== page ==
The Hesperus

The Hesperus

East Indians arrived in British Guiana on May 5, 1838, bringing with them their ancient customs, food and culture from India. Under a system of agreement, an order in the Council of Britain was passed on July 12, 1838 making provision for indentured immigrants to travel to Guyana for a term of five years. The emigration of Indians was important for the development of the country, as they proved more suitable for plantation’s work.

Emigration from proprietors of the estates in Guyana arranged for the introduction of 414 immigrants. They were not concerned with the welfare of the labourers; they were only interested in getting into the country as many labourers as possible from anywhere. With an abundant supply of labour they were able to pay low wages and ensure uninterrupted sugar production for export.

On January 13, 1838 the Whitby left the shores of India with 249 immigrants on board and arrived in Guyana on the 5th May 1838 after a voyage of 112 days. Five immigrants died during the voyage. The Whitby proceeded first to Berbice and landed 164 passengers at Hilbury, East Bank Berbice, nearly 12 miles from New Amsterdam. East of the capital, the same day it returned to Vreed-en-hoop, West Demerara and landed 80 passengers. Out of the 244 immigrants that came with the Whitby they were 233 men, 5 women and 6 children. The first man to step on shore in Berbice was Anant Ram while in Demerara the first man to disembark was Nutha Khan.

On January 29, 1838, the Hesperus sailed from Calcutta-sixteen days later than the Whitby, with 165 persons on board. It arrived at Port Georgetown on the night of May 5th 1838, 13 immigrants died during the voyage including two persons who fell over-board. Out of the 152 immigrants that came on board the Hesperus, were 135 men, 6 women and 11 children!

On January 26, 1845 ‘Lord Hunger’ left Calcutta with 162 passengers on board, the ship arrived in Georgetown on May 4, 1845, and ten persons died on the way. Next ship was the ‘Success’, which arrived on July 21, 1845 with 231 passengers, 14 died on the way. Next was the ‘Nester’, which arrived on December 26, 1845 with 233 persons and brought 500 bags of rice.

On February 2, 1846 ‘Manchester’ then the ‘Thetis’ followed by the ‘Tamerlane’ the ‘Martin Luther’ and ‘Troy” in succession, then the ‘John Wickliffe’, the ‘Bussorary Merchant’, the ‘Aurora’, ‘Lady Mekennaway’ and lastly the ‘SS Ganges’, which docked in Georgetown on April 18, 1917. Bringing that period, 79 years- 238,979 indentured labourers journeyed from India to Guyana to work under colonial administration. They were distributed to various locations on the coastland of Guyana. The plantation system and conditions were not favorable at all.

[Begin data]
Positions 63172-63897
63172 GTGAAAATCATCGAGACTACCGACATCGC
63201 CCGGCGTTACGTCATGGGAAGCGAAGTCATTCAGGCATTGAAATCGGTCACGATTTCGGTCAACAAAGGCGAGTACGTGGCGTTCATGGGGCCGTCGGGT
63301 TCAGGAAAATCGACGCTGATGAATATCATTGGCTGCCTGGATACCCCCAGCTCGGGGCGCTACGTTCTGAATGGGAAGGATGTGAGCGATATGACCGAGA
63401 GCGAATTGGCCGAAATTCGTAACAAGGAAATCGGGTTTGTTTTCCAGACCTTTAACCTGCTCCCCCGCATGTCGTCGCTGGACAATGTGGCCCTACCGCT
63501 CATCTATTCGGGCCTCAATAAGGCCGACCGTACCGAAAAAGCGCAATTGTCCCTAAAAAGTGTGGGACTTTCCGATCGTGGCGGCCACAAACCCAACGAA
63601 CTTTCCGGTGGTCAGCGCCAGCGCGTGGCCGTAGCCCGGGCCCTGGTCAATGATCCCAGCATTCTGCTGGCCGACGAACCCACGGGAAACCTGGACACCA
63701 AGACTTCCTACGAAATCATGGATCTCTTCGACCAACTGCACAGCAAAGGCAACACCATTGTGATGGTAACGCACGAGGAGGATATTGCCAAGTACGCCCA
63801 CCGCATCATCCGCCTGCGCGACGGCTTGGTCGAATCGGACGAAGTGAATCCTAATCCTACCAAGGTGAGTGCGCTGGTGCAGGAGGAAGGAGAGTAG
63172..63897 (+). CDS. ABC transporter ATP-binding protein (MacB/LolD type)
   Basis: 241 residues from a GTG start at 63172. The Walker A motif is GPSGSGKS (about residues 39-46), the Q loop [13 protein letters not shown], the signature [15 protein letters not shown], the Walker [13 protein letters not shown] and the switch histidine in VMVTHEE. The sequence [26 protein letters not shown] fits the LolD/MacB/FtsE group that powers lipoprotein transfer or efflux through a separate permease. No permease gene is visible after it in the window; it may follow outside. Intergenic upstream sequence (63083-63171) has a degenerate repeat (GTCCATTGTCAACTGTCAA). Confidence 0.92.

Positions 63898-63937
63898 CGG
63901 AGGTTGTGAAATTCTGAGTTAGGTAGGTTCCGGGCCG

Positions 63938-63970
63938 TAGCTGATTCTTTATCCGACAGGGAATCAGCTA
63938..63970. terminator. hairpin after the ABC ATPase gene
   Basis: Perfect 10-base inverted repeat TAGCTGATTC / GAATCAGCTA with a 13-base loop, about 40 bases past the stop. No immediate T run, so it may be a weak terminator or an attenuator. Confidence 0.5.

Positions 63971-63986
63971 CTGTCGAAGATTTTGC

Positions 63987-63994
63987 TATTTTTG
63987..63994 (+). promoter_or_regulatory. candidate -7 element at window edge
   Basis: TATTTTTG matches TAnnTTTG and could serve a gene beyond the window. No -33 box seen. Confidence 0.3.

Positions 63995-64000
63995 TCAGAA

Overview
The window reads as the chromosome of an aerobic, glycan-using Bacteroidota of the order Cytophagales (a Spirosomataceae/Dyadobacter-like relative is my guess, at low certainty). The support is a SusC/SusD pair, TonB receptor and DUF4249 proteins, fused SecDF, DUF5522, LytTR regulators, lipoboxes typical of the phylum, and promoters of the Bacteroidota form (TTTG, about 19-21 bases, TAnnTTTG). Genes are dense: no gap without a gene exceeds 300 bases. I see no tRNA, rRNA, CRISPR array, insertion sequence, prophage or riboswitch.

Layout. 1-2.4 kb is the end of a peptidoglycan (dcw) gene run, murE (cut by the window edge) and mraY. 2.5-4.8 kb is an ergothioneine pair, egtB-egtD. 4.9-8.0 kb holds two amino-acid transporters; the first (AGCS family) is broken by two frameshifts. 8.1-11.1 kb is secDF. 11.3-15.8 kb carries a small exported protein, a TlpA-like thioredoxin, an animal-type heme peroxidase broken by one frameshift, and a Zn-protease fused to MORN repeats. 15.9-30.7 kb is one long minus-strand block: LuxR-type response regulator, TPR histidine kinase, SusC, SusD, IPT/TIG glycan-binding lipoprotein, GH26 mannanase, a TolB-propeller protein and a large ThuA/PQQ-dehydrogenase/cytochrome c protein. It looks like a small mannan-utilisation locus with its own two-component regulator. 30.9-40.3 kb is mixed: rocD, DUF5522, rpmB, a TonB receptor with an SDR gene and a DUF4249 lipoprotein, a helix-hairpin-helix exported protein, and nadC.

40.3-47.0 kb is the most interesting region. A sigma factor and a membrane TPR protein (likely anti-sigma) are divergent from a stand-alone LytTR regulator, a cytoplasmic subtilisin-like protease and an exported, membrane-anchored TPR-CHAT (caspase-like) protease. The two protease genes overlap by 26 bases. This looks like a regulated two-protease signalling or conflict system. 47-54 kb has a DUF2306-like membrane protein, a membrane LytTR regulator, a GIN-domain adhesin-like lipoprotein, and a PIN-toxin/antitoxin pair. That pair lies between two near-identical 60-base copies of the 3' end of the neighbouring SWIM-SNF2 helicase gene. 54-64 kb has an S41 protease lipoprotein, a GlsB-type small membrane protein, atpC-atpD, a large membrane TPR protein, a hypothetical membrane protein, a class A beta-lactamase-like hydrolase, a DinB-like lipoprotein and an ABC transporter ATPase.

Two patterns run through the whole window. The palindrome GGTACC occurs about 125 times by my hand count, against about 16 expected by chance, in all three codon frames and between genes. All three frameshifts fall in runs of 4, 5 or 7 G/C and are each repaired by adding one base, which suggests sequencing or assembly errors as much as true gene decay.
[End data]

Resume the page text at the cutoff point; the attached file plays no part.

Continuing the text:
Those immigrants worked from sunrise to sunset and were so poorly paid that they were just able to exist. They slaved and provided luxurious living for their masters. They brought with them a rich culture and heritage together with a language. The indentured immigrants were disciplined and found satisfaction in honest and productive work. They were kind, hospitable and generous and they lived contented lives. They made tremendous sacrifices so that their descendants would be able to enjoy a better standard of living.

The foremost characteristic of the struggle of the East Indian immigrants against indenture and plantation system was their unity. Their unity had been forged on shipboard. Those who came on the same ship were considered as ship brothers and sisters-“JAHAJI”. A further contributing factor to unity was that everyone came with an inter-faith mind of mainly Hindus and Muslims and there was also a belief that the caste system has been lost through the crossing of ‘Kaala’ Pani (Black Water). Through the years the community spirit has manifested itself in various situations-forming groups singing Ramayan, Bhajanas reading of the Holy Quran and observing the various festivals and holi days etc.

The plantation owners and the colonial administration feared the unity of the workers and used several techniques to destroy it. By January 1830, there was evidence that the Indian labourers were being mistreated. Far more significant were the uprisings, which frequently led to tragic deaths of immigrant workers protesting illegal wages, bad conditions and the exploitation of their women.

There were eight main disturbances on sugar plantations leading to shooting by colonial police from Devonshire Castle in 1872 to 1948 at Enmore. Sadly enough, there were no trade unions until recent times!

At Vreed-en-hoop, West Bank Demerara an English nurse Betsy Ann testified that she had witnessed the flogging of immigrants with the cat-o-nine tails, and another woman Elizabeth Caesar witnessed the flogging of immigrants under the manager’s house after which, salt pickle was rubbed on to their backs. Figures show that one out of every five immigrants was brought before the courts; not for offences of a criminal nature but for resistance to a plantation system, which was supported by the judiciary and colonial administration.

The East Indians have contributed in a significant way to build Guyana’s economic and social structures. It was indeed the unity of principle and action among East Indians that brought overwhelming success to dear land of Guyana.

May 5th was declared a national holiday in 2005 for the first time in Guyana. It was intended to reflect on the arrival of four ethnic groups to Guyana as indentured servant, including Africans who came as slaves.

Shan Razack